Happy 30th: Tracy Chapman, “Fast Car”
30 years ago on April 1st, Tracy Chapman released the first single from her self-titled debut album, a song which would quickly define Chapman’s career as a folk-pop singer and prove to be one of the most enduring songs of the 1980s.
Written by Chapman herself, “Fast Car” tells the tale of a woman trying to battle her way out of poverty, no matter how futile her efforts may appear to be. It would be fair to say that folk-pop was not all the rage at the time, so it can’t be overstated how remarkable it was for Chapman to have taken over the pop charts with her song. Part of that success is attributable to her tremendous profile boost as a result of playing at Nelson Mandela’s 70th birthday celebration in 1988, but in the long run, the biggest reason Chapman got as popular as she did was because she composed a truly tremendous song.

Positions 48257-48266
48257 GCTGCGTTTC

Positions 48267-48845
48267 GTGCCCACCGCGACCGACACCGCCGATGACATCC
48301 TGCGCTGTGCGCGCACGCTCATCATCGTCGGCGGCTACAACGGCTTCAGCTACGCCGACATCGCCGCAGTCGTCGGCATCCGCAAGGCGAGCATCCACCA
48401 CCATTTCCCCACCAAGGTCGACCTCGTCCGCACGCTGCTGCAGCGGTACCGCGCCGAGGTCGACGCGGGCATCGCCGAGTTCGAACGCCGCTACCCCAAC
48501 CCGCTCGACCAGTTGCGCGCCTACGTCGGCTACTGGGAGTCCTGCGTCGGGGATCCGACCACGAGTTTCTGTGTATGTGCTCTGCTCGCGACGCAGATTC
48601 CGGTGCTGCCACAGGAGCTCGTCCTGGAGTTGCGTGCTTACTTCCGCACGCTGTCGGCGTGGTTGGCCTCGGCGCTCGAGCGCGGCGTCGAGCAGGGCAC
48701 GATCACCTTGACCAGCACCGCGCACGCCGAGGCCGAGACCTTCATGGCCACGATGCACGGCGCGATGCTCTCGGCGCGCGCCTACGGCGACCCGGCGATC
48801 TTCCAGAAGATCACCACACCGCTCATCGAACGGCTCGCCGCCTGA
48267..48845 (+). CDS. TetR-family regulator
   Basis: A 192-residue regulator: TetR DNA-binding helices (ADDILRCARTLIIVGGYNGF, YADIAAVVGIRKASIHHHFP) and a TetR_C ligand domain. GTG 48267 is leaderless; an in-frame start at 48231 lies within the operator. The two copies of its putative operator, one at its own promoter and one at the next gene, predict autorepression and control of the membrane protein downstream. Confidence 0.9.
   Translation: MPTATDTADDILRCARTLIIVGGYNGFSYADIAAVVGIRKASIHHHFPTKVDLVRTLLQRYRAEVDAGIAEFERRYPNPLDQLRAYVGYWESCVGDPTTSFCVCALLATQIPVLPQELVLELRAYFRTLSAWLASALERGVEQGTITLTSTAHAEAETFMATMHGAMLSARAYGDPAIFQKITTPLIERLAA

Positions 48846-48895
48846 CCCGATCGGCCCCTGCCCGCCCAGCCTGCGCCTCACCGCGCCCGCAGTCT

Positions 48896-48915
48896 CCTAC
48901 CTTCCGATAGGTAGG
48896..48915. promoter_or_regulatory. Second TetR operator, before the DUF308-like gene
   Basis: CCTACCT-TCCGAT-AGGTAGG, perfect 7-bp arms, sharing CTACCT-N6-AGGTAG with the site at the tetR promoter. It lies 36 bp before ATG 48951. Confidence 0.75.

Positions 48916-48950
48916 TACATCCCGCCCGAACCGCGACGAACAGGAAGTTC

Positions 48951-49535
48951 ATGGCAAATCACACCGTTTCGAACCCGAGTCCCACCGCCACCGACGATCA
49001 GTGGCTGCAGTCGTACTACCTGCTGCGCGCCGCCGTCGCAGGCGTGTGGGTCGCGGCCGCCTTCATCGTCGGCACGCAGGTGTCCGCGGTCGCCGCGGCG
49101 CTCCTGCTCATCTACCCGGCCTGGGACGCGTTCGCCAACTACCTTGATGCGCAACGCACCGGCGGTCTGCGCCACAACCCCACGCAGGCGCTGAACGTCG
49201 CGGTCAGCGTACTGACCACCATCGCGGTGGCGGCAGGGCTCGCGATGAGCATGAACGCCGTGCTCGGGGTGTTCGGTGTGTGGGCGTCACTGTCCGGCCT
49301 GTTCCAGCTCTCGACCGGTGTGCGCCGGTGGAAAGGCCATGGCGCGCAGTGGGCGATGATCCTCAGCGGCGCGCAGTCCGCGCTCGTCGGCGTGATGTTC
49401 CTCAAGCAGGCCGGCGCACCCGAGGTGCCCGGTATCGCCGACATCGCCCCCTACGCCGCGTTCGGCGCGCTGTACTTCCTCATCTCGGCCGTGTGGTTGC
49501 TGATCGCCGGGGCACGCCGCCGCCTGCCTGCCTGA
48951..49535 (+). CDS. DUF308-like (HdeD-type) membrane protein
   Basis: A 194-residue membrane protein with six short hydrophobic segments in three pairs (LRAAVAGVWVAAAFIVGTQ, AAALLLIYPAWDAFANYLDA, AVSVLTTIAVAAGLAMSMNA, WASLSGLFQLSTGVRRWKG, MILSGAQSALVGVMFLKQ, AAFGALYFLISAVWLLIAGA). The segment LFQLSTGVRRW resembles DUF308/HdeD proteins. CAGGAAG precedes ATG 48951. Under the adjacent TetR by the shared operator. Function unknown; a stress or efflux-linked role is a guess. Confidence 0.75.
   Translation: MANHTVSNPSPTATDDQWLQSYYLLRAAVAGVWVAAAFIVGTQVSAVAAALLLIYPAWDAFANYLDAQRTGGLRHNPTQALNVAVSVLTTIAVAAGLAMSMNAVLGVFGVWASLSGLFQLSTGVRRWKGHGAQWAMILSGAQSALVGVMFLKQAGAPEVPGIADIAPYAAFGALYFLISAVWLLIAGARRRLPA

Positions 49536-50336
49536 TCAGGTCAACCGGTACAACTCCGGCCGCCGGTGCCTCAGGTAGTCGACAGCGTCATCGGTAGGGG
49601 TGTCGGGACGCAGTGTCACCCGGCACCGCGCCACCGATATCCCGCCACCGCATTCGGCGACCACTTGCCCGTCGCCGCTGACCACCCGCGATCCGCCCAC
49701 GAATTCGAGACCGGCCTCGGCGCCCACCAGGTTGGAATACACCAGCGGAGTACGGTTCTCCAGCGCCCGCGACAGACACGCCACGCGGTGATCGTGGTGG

“Fast Car” ultimately hit #1 in several countries, including Belgium, Canada, Ireland, and the Netherlands, but beyond that, it hit #4 in the UK, #6 on the Billboard Hot 100, #7 on the Hot Adult Contemporary Tracks chart, and #19 on the Hot Mainstream Rock Tracks chart.
Gary Younge wrote of Chapman in The Guardian in 2002, “For those who have been following Chapman's career over the past decade, she never went away; there have been world tours, four albums and a whole raft of benefit concerts. But the rest of us are stuck with a sound and an image of her that dates from the late 1980s: all pert dreads and protest lyrics.”
This is not an exaggeration of the mainstream’s perception of Chapman, unfortunately. But she’s so much more than “Fast Car.” She always has been.
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